Four women from Bio Farmer Agricultural Commodity and Service Cooperative, Kyrgyzstan

Why we should keep choosing sustainable fashion that boosts incomes for farmers and workers

Feel good about your fashion by choosing eco-friendly outfits that benefit the people who make our clothes and limit our impact on the planet’s resources.

Choose the world you want. Choose Fairtrade

If you’re thinking about updating your virtual office wardrobe to reflect the fresher autumnal weather and the days drawing in, now’s the time you can make a real difference to farmers and workers most affected by the COVID-19 pandemic in the Global South.

Since the start of the coronavirus crisis, many of the pandemic’s hardships have fallen on the most vulnerable members of the fashion supply chain: the cotton farmers and workers. Research shows that clothes are among the items most at risk of being produced through modern slavery in an industry where women make up 80% of the global workforce.

Reference: Fashion is one of the key industries contributing to modern slavery

Forced and child labour is particularly prominent on cotton farms at planting and harvesting times. Due to the coronavirus pandemic, women and children have less protection than ever.

A new report by the Fairtrade Foundation reveals that shopping more ethically – buying less and buying better, is more important than ever. That means choosing fabrics less damaging to the planet, made in factories that are safe, have better eco-credentials and pay fair wages to their employees.

Read Fairtrade’s Cotton Commodity Briefing (pdf)

Fairtrade’s Cotton Commodity Briefing is published to coincide with World Cotton Day, on October 7th 2020, and warns that cotton was already failing to provide a sustainable and profitable livelihood for the millions of small-scale seed cotton farmers, predominantly in Asia and Africa. The global cotton textile industry depends on them, yet many live below the poverty line and are reliant on the ginners who buy their cotton, often at prices below the cost of production.

Fairtrade’s report shows that a typical cotton farmer earns just 70p per t-shirt sold (calculation based on the cost of a £15 average t-shirt).

Rising farm costs, fluctuating market prices, decreasing yields and climate change are daily challenges for producers, along with food price inflation and food insecurity. These factors affect farmers’ ability to provide decent wages and conditions for the casual workers they employ. A small fall in world cotton prices can have serious implications for a farmer’s ability to meet these needs. The ICAC has forecast that global consumption of cotton will drop approximately 12% this year due to the impact of COVID-19, and global cotton prices are predicted to fall by 22% (UNCTAD).

Subindu Garkhel, Fairtrade’s Senior Cotton and Textile Lead, said: ‘It is always the most vulnerable, lowest paid people in the fashion supply chain that are worst hit by shocks. Now is the time to build back better and pick sustainable fashion labels that directly boost the incomes of farmers and workers who make them.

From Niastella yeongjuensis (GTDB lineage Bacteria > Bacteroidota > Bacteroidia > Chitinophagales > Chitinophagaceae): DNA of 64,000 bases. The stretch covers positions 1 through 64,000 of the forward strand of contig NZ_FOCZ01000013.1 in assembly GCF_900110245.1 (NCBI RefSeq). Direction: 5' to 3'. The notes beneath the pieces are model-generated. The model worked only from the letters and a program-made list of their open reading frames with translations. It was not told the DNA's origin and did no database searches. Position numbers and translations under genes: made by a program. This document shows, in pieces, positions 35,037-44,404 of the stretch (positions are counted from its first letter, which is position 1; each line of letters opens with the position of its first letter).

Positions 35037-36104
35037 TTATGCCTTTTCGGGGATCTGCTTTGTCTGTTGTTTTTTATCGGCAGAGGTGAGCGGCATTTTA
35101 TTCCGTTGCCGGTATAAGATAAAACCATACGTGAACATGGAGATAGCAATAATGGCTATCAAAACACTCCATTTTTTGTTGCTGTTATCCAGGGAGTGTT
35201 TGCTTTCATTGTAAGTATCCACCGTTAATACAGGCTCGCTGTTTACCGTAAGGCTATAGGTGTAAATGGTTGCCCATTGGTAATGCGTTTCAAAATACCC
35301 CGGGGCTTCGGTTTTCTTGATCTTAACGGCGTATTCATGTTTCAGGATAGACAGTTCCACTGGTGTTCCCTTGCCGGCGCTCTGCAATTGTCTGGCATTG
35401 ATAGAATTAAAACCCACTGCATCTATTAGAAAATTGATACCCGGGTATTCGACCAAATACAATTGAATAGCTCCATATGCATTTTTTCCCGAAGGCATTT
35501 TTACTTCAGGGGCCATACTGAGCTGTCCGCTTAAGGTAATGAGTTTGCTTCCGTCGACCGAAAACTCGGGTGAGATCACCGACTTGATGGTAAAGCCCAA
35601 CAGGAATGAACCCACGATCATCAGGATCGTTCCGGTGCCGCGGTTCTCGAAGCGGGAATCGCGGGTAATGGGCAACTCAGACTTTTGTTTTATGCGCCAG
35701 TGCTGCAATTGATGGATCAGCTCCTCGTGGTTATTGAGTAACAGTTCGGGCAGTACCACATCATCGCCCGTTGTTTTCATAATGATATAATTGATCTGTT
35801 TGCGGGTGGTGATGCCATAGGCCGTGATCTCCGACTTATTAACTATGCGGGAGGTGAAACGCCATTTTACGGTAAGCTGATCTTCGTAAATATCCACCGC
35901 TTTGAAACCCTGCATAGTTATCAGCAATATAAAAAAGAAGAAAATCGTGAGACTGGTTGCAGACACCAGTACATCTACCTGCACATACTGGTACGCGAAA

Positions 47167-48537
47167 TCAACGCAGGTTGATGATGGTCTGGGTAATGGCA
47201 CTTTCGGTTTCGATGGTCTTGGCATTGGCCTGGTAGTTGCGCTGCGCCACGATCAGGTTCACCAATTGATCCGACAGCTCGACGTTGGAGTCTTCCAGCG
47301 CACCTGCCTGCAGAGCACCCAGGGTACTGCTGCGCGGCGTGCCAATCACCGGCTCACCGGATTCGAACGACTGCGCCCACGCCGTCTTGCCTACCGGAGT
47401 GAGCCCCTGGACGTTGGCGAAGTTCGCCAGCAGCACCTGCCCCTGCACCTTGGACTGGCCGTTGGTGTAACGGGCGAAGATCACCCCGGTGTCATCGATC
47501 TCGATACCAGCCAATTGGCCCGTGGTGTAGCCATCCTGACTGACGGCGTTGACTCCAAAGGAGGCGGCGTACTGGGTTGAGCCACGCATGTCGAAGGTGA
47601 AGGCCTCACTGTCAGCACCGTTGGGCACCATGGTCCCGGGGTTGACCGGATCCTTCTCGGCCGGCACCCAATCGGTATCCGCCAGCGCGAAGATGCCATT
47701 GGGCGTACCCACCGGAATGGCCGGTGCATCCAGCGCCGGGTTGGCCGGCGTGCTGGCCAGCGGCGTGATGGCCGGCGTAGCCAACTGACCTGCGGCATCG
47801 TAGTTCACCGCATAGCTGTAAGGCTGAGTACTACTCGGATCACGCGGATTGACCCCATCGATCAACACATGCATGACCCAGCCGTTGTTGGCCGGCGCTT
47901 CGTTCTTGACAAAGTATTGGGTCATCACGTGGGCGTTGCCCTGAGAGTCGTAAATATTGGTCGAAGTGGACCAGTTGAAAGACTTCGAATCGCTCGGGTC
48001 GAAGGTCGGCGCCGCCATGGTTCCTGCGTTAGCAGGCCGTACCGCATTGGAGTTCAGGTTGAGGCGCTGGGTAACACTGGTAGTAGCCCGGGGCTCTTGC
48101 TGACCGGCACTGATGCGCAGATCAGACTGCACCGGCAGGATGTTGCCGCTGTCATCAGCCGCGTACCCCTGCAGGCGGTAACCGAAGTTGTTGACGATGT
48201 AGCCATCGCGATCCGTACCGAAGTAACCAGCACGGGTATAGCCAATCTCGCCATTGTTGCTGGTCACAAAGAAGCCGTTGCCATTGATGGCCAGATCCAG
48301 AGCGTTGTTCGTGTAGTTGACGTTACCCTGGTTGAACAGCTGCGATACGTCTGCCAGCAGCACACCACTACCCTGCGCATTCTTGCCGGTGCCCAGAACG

‘Fairtrade is unique because it is the only certification scheme whose primary aim is to tackle poverty through better terms of trade, as well as giving farmers greater power within their trading relationships.’

Fairtrade’s new report shows that consumers and the fashion industry are increasingly concerned about the challenges in the cotton sector. Today there are more than 70 certification schemes that aim to improve the economic, social and environmental conditions for producers. As a result, sustainable cotton grew overall to make up 21% of global production in the 2017/18 season. But picking the right label can be a bit of a minefield, so it’s worth checking carefully what each scheme or logo actually stands for.

Fairtrade is the best buy for tackling poverty and empowering farmers through the supply chain, whilst protecting our planet. Fairtrade’s report shows that we also look at externalities, the combined social and environmental costs of Fairtrade cotton farming are five times lower than that of conventional cotton farming. 

‘We support farmers with fair, stable prices and additional income to invest in infrastructure, training, farm equipment and business improvements, as well as healthcare, clean water and education programmes that contribute to flourishing communities.

‘We also help farmers manage the environmental, climate and health risks from cotton production and train them to build stronger organisations with increased bargaining power and a more active role in global supply chains,’ Garkhel continued.

Fairtrade pays Minimum Prices to farmers, which deliver higher returns than market prices. In addition, Fairtrade Premium received by the co-operative benefits local communities by enabling them to fund projects to enhance their wellbeing.

Fairtrade works with 19 producer organisations growing Fairtrade cotton in seven countries. In 2018, cotton farmers generated €1,434,146 of Fairtrade Premium. 18 per cent of this Premium was spent on community services, including education, and 47 per cent on agricultural tools and inputs.

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For more information, interviews and images, contact Martine Parry Tel: 07886 301486

Explore the 2018 data on Fairtrade Cotton